In my case it love my gtx480 and my lsi 9060 raid card.
    I already suspect that it hides efs setup files, more than one time my pc start to boot windows setup with no hd or cd attached (raid card cache has no battery)

    That’s my second high end machine infected and after all the research we don’t have the proper tools.

    One thing I like to do is boot whit a Linux live cd, go to package manager and uninstall all acpi, and virtual components (I now is live cd but the commands runs) turn of the pc and when I restart it do crazy things.
    One tip, when posting if is reapplying the config you will see artifacts (I have 2 gtx480, and before 2 4870)
    This is a resume ok. More data later.have tons.

    You want security, buy a nice intrusion detection firewall. Like wachguard.
     
    Last edited: Apr 17, 2013
  20. new2security

    new2security Registered Member

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    DHRF - interesting (and intimidating)read, thanks.

    In an earlier post you wrote :

    "the router is easy, once they have your ip (provided by the malware) they modify the router so it can register your ip on dns or to provide dns redirection.
    the key to bios infection is not hard, dont let the gpu part like a hard part."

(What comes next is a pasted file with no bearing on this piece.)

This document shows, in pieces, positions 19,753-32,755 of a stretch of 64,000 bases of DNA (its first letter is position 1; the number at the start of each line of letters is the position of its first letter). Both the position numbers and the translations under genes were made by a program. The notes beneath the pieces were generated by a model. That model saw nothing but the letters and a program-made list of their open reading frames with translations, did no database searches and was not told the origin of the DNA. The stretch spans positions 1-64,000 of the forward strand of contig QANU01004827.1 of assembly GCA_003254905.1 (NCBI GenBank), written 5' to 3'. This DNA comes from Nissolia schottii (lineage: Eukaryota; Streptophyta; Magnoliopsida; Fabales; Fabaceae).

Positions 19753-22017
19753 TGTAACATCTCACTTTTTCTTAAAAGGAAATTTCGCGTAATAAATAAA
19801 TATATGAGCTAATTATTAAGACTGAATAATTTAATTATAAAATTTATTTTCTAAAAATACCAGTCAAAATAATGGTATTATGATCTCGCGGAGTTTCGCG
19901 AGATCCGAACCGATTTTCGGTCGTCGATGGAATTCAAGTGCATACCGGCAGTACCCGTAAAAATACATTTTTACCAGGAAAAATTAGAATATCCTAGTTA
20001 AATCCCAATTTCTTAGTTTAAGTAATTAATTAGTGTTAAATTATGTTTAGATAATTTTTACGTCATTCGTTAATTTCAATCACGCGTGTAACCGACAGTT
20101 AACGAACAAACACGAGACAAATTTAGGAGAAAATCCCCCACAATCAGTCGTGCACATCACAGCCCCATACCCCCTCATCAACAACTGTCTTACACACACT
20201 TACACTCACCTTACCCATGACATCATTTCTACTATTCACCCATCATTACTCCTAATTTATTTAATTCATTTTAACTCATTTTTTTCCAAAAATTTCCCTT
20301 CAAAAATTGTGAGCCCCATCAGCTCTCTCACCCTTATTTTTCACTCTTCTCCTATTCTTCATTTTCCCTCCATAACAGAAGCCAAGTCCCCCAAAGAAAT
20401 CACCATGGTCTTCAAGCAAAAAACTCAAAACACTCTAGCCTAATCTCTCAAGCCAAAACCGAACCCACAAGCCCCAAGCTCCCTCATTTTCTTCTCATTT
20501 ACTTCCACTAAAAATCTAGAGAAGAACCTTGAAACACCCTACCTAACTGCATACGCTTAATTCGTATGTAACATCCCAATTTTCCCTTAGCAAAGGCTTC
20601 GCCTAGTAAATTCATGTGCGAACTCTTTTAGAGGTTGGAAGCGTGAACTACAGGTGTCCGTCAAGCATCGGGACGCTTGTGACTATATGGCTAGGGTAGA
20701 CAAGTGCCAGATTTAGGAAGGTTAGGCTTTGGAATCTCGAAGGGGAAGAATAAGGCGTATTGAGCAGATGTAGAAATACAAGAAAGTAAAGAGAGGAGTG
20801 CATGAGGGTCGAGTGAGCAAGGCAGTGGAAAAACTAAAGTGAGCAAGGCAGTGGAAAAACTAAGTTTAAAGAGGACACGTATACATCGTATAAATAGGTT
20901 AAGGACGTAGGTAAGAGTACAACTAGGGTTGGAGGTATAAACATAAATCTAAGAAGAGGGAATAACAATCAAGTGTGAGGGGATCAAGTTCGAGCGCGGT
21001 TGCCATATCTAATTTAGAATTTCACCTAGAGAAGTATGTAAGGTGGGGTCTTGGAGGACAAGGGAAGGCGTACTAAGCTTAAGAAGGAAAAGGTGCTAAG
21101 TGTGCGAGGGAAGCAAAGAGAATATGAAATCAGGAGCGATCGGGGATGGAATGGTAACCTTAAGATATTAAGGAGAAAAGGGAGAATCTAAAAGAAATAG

Ok, let's say it's easy for an attacker to compromise your router (if the firmware is buggy etc, which has happened before with certain models), and the router forced "a dns redirect" and silently, without your knowing, downloaded and executed hostile code on your computer. How were your defenses? Did you run as regular user or admin, approved strange UAC prompts etc. I doubt an infection like this, even though very sophisticated, could carry out its payload just like that - without social engineering, using a kernel vulnerability etc.
     
  21. DHRF

    DHRF Registered Member

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    The problem is privilege elevation, in the old days if the users where not local admins you were safe.
    Imagine if I give you a menu to configure your malware?
    How many examples we have.....

    This bug use several, the download of malware payload was not present in the 2010 version.

    Since I find this bug I run my rig whitout following extreme security, my data is secure on offline HD here and offsite. I assume I can be hacked any time.

    Security is an illusion, remember that you are looking to binary code, I kwon is like ask people to prove they are not connected to the matrix……but the more usability the more insecurity.(mobile phones rig a bell)